Another symbol that has a long history around the globe, boomers embraced this insult gesture as their own. There was no greater way to express rebellion against the Establishment than to perform the obscene gesture of raising a middle finger, whether that was aimed at the grown-ups from previous generation, at teachers or government.
By the 1970s, the gesture had been overused for all sorts of mundane occasions, diluting the earlier insult and shock factor that drew a separation line between generations.

How about you, boomers? Do you recall these or other hand gestures that you think of as signs of our time?

Boomers Seek Diversion from the New Normal

The idea that someday it would be a normal occurrence for people not in the same location to talk to one another — and be able to see the other person speaking at the same time — was a futuristic dream fueled by the display of the Picturephone at Bell Telephone’s exhibit at the 1964 World’s Fair.

Fast forward to today, and most boomers, who had never heard of Zoom two months ago, or ever ventured into Facetime, Portal or any of the things their children and grandkids have been trying to get them to try, have already had their fill of innocuous video chats with family and friends. Mister Boomer counts himself among this group, but a recent chat with family prompted a boomer flashback that might inject a little bit of fun into your next video obligation.

Shortly into the scheduled chat, once everyone finally figured out how to make each other visible on the screen at the same time (as they did the week before and the week before that), the conversation lagged. There is only so much to report when everyone is doing the same thing — staying at home. That is when the conversation veered to a discussion of the best of the cheap brands of toilet paper that still seemed readily available. While Mister B simultaneously thought it a convenient and even currently necessary overview of the pros and cons of questionable two-ply — and that somebody should make a website about it — he also took a trip in his mind to 1964:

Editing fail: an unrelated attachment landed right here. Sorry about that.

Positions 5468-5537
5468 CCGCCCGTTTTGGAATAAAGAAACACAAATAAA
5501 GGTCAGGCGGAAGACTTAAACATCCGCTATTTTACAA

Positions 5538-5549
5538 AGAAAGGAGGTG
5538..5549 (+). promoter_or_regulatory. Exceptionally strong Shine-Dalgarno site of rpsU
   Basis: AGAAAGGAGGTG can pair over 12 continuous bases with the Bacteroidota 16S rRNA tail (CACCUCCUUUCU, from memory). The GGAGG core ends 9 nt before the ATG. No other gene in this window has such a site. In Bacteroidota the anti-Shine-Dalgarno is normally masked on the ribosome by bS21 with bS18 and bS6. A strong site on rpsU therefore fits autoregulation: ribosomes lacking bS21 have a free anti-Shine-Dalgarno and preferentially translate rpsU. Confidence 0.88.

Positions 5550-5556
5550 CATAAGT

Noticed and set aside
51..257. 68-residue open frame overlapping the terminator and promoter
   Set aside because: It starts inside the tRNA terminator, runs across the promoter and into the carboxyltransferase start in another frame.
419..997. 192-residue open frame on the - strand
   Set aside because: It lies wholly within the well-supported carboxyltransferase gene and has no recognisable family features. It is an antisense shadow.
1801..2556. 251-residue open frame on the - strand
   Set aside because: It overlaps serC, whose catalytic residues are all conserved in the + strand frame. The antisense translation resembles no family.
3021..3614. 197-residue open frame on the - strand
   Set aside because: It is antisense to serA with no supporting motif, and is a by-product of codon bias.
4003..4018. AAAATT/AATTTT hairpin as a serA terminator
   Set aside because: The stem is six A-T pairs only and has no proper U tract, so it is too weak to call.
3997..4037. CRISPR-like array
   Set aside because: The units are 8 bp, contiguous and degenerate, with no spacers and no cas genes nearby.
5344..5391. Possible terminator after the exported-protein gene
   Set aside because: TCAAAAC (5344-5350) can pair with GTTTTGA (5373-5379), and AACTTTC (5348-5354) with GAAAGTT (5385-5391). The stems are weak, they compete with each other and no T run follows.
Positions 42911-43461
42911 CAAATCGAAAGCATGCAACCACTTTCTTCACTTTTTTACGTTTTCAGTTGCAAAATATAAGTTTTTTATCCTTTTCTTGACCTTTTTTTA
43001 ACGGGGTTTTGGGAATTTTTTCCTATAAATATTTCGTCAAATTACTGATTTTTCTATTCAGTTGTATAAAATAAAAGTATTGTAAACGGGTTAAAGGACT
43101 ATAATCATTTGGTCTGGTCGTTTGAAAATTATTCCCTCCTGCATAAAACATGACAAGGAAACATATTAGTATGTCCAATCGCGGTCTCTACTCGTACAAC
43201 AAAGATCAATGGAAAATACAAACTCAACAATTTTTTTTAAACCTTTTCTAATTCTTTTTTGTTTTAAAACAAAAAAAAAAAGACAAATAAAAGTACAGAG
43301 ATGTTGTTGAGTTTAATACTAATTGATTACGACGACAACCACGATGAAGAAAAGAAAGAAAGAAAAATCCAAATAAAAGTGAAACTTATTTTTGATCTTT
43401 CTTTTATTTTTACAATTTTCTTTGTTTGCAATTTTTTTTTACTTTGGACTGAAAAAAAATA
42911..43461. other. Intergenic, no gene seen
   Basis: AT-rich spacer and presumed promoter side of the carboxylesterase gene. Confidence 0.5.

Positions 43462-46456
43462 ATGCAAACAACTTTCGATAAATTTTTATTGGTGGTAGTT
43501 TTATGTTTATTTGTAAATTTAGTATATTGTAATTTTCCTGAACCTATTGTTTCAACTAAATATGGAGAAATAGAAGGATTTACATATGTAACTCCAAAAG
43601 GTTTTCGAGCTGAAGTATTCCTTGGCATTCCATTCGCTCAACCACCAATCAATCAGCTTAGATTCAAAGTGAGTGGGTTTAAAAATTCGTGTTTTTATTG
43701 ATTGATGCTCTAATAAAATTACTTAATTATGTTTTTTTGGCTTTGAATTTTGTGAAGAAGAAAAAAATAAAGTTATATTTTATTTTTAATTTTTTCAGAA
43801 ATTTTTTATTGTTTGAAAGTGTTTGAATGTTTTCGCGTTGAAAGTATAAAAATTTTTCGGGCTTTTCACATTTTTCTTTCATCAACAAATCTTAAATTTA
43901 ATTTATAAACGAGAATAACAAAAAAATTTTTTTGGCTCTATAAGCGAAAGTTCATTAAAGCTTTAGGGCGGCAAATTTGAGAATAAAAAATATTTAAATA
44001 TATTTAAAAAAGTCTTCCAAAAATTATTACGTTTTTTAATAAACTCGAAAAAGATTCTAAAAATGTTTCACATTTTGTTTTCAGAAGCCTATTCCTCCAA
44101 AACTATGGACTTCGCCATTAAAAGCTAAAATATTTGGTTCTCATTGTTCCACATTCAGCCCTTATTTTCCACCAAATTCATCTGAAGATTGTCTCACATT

Come on everybody… I say now let’s play a game…

If you’ve read this blog for any length of time, you know that Mister B lives in a world of flashbacks. He regularly wakes up to the sound of music playing in his head in what he has termed, Morning Jukebox Syndrome. And who among us has not come across a scene or a smell that triggers an immediate memory of another time? In this instance, boomer music was surfacing again to save the day. If you haven’t guessed yet, it was Shirley Ellis singing The Name Game.

Mister B remembers the song because his family had the 45 RPM record. He also remembers how kids in the schoolyard would taunt each other with their Name Game phraseology, an insult instead of a whimsy. Then there were the dares when kids would prod you to “do Chuck!”

Mister Boomer was surprised to find his picture sleeve recording was worth more than a few bucks thirty years ago, and sold it well above the purchase price from 1964.

But if the first two letters are ever the same … drop them both and say the name …

Before your next video chat, send the link to Shirley’s video ahead of time to the scheduled list of family and friends. Be sure to include the grandkids on this! Then when the appointed time comes, play your home version of The Name Game, starting with the grandkids’ names.

If, in the process, you completely annoy your children, who will be hearing their kids repeatedly singing their names for the next week like it came from The Lion King or Frozen, then you win.

What memories of The Name Game do you have, boomers?